The US Forest Service Pacific Northwest Region recently released their Invasive Plants Program Accomplishments for the 2017 fiscal year. Some of the invasive species causing the greatest adverse effects in the region, as noted in the report, include knapweeds, Medusahead, Ventenata, annual Bromes, houndstongue, hawkweeds, reed canarygrass, and Scotch broom. During 2017, the Pacific Northwest Region exceeded their target and completed over 52,000 acres of invasive plant treatment. Some regional highlights include:
Over 600 acres in the Sandy River Delta has been restored to hardwood forests and native understory plants as a result of invasive plant treatments, recreational enhancements, and native species planting.
Nearly eradicated Eurasian watermilfoil from Coldwater Lake in Mount St. Helens National Volcanic Monument.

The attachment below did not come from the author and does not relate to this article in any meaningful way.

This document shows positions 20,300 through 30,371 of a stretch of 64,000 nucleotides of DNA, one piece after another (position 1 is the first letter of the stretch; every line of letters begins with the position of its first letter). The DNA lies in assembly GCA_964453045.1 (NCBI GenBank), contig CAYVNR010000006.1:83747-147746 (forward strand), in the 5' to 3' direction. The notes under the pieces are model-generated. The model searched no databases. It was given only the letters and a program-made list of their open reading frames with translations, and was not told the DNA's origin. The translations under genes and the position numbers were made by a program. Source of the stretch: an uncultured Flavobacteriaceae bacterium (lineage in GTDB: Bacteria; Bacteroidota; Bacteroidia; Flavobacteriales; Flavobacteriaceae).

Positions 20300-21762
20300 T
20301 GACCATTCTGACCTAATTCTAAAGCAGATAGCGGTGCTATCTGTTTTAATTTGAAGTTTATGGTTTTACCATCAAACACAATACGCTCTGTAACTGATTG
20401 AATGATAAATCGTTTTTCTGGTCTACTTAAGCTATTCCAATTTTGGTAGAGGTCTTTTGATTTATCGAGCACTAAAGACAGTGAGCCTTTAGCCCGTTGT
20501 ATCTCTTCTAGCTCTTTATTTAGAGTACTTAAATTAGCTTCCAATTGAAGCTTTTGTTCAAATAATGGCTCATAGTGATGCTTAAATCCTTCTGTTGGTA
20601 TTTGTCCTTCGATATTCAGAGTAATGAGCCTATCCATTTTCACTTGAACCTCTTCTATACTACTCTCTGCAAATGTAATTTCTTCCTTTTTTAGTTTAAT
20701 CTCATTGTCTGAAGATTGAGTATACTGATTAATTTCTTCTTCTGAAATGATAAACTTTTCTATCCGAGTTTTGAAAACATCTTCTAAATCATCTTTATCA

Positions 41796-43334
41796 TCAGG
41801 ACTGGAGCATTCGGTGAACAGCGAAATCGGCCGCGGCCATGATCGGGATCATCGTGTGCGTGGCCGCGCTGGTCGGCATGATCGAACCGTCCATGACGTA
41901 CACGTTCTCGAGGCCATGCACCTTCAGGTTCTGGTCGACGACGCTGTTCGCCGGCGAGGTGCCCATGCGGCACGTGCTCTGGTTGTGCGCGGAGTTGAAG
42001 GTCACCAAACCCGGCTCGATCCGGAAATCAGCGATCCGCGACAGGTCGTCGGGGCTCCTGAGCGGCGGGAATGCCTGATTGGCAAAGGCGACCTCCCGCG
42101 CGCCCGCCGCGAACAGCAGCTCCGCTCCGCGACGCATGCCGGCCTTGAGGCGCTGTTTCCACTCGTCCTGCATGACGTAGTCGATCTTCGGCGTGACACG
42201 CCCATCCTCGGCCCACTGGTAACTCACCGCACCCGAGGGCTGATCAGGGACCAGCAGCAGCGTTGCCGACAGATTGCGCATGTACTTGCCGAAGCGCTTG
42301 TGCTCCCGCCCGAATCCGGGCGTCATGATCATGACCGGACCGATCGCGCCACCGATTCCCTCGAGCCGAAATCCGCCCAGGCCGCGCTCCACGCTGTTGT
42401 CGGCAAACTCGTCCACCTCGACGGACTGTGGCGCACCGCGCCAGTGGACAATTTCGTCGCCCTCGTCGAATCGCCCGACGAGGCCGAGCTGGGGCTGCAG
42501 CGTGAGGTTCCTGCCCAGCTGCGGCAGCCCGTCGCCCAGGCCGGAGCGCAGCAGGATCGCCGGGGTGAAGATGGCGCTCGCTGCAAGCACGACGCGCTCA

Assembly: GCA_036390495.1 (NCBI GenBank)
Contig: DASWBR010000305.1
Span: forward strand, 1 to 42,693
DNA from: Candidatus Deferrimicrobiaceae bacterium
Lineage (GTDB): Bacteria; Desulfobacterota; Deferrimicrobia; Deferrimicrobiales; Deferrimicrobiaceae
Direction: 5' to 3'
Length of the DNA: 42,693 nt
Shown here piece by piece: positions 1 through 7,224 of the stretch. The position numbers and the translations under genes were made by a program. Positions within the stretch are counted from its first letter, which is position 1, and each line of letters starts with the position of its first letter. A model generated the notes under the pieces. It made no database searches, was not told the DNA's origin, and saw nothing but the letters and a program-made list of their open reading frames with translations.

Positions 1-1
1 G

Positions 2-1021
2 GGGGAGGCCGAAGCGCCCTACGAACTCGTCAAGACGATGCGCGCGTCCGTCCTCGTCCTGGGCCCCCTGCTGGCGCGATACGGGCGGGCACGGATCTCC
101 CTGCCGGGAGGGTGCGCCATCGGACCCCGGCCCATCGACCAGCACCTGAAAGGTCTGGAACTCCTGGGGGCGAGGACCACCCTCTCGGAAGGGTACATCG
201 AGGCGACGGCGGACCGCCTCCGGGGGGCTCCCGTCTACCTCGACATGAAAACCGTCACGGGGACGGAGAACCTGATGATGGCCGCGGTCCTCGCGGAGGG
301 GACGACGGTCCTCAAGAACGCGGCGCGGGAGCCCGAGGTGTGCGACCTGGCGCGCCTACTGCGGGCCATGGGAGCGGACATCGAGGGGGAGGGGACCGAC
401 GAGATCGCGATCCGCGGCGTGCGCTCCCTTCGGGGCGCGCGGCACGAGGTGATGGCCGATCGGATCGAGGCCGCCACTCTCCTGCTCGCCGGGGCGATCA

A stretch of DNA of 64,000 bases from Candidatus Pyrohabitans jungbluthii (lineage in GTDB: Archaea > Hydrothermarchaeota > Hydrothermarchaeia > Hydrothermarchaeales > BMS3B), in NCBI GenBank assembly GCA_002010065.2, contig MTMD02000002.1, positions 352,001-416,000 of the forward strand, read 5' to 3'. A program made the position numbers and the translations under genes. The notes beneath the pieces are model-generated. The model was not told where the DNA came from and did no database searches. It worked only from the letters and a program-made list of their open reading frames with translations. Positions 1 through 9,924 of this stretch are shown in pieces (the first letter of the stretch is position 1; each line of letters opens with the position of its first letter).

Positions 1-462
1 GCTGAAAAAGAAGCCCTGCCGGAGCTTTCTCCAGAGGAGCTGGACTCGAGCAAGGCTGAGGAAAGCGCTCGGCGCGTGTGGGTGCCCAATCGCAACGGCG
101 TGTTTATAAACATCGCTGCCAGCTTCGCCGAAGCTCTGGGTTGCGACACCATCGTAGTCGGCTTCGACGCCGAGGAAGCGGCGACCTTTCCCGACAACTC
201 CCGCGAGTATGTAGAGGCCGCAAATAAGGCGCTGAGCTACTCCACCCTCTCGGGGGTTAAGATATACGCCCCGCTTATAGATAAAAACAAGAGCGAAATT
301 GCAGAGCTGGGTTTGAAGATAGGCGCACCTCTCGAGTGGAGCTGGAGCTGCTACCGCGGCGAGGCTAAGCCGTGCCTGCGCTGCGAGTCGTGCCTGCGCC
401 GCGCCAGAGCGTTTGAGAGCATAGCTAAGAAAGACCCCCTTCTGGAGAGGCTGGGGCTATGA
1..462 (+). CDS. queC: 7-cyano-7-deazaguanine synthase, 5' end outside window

Inspected well over 160 gravel pits, both Forest Service and commercial, to develop weed free rock and gravel sources.
Developed new partnership with the Burns Paiute Tribe to treat invasive plants in ancestral- use territories on national forest lands.
Provided invasive plant prevention messaging to the Information Center for the 2017 total solar eclipse. 3,357 total public contacts were made.
You can read/download the full report by clicking the image below: